An interview with me is now published at Smashwords. Here are a few Qs and As from it. Click the link to read the full interview.Where did you grow up, and how did this influence your writing?
I grew up in the Soviet Union, in the 70s, during the Cold War. There was a shortage of everything, including books to read. I loved history books but longed for fiction, which was pretty scarce. I began to make up my own fiction, although I started writing it down much, much later, when I already lived in Canada.Who contributed the most to your choice of topics?
My children did. The very first book that I planned to write was the one that ended up becoming the 2nd book of The God's Bracelet trilogy. I suggested to them that we could write a scenario for a video game, and we jotted down the ideas for the plot together. If not for them, I would have never seriously considered writing or publishing.When did you first start writing?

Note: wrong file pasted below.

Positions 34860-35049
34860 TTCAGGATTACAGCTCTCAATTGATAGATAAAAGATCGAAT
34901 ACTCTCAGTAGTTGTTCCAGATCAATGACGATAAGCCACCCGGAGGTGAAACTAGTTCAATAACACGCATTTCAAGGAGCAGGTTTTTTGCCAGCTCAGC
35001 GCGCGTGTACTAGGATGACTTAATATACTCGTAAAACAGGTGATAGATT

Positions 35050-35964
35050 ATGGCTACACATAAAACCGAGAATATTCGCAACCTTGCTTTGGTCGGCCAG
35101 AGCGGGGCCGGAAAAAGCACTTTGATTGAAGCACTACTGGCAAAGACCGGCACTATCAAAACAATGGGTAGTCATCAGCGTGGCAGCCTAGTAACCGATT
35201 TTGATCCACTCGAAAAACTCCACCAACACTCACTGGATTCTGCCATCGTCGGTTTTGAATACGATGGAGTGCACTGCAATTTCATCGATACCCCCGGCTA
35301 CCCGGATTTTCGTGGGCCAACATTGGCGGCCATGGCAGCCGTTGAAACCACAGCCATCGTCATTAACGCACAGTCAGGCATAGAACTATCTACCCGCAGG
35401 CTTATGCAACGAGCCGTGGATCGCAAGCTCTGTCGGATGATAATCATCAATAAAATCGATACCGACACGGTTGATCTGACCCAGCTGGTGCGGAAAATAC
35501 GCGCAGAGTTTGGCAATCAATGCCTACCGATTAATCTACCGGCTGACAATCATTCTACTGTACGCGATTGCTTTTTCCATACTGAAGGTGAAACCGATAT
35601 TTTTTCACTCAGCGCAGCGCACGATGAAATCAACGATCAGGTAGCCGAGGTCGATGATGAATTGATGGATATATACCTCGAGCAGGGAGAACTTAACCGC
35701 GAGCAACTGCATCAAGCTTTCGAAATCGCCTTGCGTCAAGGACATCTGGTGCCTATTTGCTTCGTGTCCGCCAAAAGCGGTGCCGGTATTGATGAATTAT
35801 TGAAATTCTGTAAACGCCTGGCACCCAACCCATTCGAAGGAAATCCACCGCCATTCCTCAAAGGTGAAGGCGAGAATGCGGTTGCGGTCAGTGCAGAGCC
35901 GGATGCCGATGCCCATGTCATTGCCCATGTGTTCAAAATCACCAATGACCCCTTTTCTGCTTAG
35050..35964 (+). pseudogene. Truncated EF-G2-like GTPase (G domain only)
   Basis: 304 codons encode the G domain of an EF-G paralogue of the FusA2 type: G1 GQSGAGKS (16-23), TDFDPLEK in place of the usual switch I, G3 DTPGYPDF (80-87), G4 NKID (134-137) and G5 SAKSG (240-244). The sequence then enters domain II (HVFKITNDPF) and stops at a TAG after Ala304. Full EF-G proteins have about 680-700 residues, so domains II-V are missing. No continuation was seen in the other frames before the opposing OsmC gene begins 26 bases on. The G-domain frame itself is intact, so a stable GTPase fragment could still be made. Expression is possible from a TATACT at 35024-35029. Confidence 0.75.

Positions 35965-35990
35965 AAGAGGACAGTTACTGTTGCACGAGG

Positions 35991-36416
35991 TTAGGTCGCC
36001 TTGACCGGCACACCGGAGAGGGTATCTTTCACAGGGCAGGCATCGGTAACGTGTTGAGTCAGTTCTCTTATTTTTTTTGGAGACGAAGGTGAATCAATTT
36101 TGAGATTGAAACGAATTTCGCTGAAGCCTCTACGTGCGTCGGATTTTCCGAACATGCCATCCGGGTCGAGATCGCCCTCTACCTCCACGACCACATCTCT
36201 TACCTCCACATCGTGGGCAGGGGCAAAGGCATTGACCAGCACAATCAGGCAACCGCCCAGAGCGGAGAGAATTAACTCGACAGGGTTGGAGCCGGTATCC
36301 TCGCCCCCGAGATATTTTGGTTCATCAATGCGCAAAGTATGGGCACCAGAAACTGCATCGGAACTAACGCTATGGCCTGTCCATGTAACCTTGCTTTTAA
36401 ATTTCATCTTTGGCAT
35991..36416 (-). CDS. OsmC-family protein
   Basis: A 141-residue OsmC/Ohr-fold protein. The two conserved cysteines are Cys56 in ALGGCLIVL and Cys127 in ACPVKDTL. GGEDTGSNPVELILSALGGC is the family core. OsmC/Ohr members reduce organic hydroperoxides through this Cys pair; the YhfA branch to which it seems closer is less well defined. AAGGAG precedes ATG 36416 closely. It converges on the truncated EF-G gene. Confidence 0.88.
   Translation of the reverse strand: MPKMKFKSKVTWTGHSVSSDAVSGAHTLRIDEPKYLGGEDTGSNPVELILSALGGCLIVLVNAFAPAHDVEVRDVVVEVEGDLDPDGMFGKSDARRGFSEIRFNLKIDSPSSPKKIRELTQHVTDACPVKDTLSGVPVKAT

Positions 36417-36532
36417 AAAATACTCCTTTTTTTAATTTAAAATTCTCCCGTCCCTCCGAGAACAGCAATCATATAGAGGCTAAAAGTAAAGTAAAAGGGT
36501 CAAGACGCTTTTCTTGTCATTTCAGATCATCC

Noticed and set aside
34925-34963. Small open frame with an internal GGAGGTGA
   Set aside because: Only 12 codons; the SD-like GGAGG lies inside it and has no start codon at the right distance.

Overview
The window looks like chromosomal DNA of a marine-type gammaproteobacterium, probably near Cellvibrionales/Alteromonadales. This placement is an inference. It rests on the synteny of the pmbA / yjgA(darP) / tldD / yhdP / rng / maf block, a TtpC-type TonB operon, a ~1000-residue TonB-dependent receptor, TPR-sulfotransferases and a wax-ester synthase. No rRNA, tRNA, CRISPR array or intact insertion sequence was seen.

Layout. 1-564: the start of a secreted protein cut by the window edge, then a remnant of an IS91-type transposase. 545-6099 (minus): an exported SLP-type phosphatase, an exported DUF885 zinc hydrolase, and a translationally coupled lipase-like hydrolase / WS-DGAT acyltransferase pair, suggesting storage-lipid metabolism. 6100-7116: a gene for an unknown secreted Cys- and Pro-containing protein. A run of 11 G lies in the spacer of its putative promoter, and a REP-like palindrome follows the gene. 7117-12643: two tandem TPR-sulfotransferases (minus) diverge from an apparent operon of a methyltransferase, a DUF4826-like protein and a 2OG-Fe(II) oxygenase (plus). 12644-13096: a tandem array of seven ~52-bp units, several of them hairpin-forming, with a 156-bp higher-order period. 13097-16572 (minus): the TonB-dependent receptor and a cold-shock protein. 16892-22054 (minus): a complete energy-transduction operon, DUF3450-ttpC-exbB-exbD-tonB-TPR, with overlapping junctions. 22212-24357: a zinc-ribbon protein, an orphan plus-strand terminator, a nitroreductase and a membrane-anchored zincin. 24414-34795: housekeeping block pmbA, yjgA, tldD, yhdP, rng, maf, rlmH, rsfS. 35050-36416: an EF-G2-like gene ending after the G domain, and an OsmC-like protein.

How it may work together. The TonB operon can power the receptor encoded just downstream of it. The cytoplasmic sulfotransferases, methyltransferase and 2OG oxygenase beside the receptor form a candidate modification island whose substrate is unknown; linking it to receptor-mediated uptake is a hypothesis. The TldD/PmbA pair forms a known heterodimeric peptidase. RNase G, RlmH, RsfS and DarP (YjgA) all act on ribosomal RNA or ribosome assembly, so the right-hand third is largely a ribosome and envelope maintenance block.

In 1982, I wrote a few pages of science fiction for a youth magazine's writing challenge.What are you currently working on?
My work is split approximately equally between the finishing of the 2nd book in The God's Bracelet trilogy: Double Hazard; the editing of the 1st book: Finding Ishtar; and the writing of my next novel: Evil, 100%.
Today, a collection of poems from The God's Bracelet trilogy became available for a free download on Smashwords. All 15 songs and poems from the novels are included in the collection.
Hurray! The graphic artist has completed the front cover of Finding Ishtar. I am as happy as a child in a candy store! You can find its thumbnail in the Artwork section for the Book#1.